Goldman Sachs Wing of @TeachForAmerica #TFA25
Lot’s of controversy today about @HillaryClinton & @GoldmanSachs. Incidentally, Teach For America (TFA) and Goldman Sachs have had a longstanding and very fruitful relationship. @TeachForAmerica has been allied with Goldman Sachs in several ways. Who is Goldman Sachs? From Wikipedia:
The Goldman Sachs Group, Inc. is an American multinational investment banking firm that engages in global investment banking, securities, investment management, and other financial services primarily with institutional clients….Goldman Sachs was [was in the middle] of the 2008 economic crisis, because of its involvement in subprime mortgages, and was subsequently rescued as part of a massive U.S. government bailout.
Goldman Sachs has done LOTS of bad stuff.
On October 28, 2008, the US Treasury paid Goldman Sachs $10 billion in exchange for Goldman Sachs shares as one of the six large banks initially given funding from TARP intended to unfreeze credit markets
And made lots of money even while many Americans lost everything.
Are you surprised that Goldman Sachs is on the $100,000 Teach For America donor list? (For more on TFA’s funding see The Teat: ~Half Billion for Teach (Temp) For America)
In fact, Goldman Sachs treasures TFA alums after they leave their short classroom stay. The Business Insider reported that,
Goldman Sachs is the largest non-academic hirer of Teach for America alumni in New York City.
The leadership of TFA and Goldman Sachs have had a cozy relationship. For example, TFA gives the leadership of Goldman Sachs awards,
“I was a horrible student,” Cohn, the president and COO of Goldman Sachs, told a room full of teachers. On Thursday night, Cohn was honored at Teach For America’s Annual New York City Benefit Dinner held at the Waldorf-Astoria…Cohn praised Teach for America for the nonprofit’s work in the American public-school system.
TFA has also had a lucrative special program arranged with Goldman Sachs to expedite their teachers into Goldman Sachs.
Through this program, Goldman Sachs will offer up to twenty paid summer internships… The internship with Goldman Sachs takes place between the first and second years of teaching and is 8-10 weeks in length. Goldman Sachs hires interns for a variety of roles within various divisions, including:
- Global Compliance
- Global Investment Research
- Human Capital Management
- Investment Banking
- Investment Management – Legal and Internal Audit – Operations
- Securities – Services
- World Financial Domination and Hegemony*
Internships are designed to give a sense of the day-to-day activities of full-time Goldman Sachs employees. Interns in the program will work with teams on actual projects.
Candidates who are selected and commit to the internship program will receive a $5,000 stipend to assist with transitional needs prior to starting as corps members. The $5,000 stipend does not impact any intern’s eligibility for Teach For America’s transitional loans and grants and will be paid upon the intern’s completion of Goldman Sachs’ pre-employment screening.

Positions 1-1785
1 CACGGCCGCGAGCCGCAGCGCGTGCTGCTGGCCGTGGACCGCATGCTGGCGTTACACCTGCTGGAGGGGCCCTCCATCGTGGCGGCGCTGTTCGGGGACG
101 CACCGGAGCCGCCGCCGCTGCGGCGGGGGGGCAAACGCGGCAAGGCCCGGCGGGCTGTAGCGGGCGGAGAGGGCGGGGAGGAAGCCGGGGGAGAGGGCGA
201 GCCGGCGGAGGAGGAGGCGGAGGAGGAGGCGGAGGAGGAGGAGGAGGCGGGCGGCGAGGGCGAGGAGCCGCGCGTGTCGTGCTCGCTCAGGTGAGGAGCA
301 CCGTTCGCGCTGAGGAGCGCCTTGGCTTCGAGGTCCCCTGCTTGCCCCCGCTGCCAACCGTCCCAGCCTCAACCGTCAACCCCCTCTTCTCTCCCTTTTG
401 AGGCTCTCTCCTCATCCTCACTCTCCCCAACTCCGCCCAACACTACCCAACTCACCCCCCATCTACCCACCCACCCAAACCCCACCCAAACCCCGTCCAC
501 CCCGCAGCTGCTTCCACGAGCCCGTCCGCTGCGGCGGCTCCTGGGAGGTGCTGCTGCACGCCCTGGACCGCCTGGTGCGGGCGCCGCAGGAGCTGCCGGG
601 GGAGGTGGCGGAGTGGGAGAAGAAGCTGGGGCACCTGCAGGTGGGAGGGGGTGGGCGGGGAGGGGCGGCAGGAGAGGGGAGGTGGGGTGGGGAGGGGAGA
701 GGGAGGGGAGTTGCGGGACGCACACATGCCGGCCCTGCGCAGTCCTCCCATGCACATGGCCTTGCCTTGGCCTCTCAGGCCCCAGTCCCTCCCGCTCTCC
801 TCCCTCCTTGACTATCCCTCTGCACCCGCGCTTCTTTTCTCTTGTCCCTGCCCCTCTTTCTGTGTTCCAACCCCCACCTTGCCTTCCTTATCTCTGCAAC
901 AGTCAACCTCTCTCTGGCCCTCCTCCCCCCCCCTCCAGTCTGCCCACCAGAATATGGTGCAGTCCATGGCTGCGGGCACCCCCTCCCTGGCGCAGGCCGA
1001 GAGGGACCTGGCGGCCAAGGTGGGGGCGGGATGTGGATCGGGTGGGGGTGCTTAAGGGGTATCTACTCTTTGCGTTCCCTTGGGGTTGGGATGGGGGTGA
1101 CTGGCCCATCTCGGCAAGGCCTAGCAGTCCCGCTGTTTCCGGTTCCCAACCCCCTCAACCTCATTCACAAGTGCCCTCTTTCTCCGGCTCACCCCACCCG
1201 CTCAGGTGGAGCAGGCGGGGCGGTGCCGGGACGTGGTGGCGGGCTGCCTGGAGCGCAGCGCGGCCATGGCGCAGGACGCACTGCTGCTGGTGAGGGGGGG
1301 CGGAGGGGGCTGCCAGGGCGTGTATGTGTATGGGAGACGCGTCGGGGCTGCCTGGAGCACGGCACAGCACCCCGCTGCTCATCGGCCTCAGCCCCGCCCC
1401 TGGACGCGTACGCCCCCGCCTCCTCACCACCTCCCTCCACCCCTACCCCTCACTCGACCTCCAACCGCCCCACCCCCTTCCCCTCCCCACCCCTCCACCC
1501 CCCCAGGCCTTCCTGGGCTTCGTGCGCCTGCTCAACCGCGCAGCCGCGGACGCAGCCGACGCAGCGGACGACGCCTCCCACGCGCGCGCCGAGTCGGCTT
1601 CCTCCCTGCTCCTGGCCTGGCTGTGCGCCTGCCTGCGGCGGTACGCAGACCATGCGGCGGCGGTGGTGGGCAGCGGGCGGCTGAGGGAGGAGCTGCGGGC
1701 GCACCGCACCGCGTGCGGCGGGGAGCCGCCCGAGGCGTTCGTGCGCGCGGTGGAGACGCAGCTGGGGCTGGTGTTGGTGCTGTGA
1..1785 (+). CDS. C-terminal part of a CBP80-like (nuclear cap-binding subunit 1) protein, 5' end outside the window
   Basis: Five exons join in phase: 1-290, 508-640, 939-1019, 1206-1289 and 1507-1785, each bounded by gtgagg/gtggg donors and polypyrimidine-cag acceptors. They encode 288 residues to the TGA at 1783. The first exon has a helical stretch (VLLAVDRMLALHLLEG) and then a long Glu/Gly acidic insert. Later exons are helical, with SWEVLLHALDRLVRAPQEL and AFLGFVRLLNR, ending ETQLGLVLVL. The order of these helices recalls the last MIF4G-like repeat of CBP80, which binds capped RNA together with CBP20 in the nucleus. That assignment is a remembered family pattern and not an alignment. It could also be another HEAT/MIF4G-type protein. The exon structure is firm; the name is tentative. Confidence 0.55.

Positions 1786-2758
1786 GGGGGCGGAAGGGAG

Interns will attend a one day orientation session and a one day skill-building session during their first year of teaching. Both sessions will be held at Goldman Sachs’ offices in New York (travel and accommodations provided).
*I added this one.
Between academic years the TFA teachers would trot off to Wall Street
During the first week of the summer internship, interns take part in a firm-wide orientation where they are introduced to the work culture and receive an overview of both the benefits and responsibilities of being a member of Goldman Sachs. Each division provides its own training workshops. These workshops focus on divisional strategies, the core skills required to perform, and hands-on practical applications and exercises. Interns do much of the same work as entry-level employees.
What do young people think about TFA and Goldman Sachs? The Huff Post reported,
Among college seniors, an analyst position with Goldman Sachs is often regarded as a golden meal ticket to a successful future business career. It pays well and looks good on a resume. The same could be said about Teach for America, minus the money. Both programs carry with it a certain prestige sought by frantic college seniors on the verge of graduation.
TFA alums do have some touch choices though after their short term teaching stay— they could choose McKinsey instead (See Tough Choices: TFA or Goldman Sachs or McKinsey?) Mercedes Schneider also covered the rumination of TFA alums on which wall street job to take in the post What Teach for America Says When It Talks to Itself. There is more— just Google Teach For America and Goldman Sachs… there is quite allot to read.
None of this fits TFA’s popular narrative (which they spend hundreds of thousands of dollars spinning) about being a grassroots and spunky civil rights organization dedicated to teaching.
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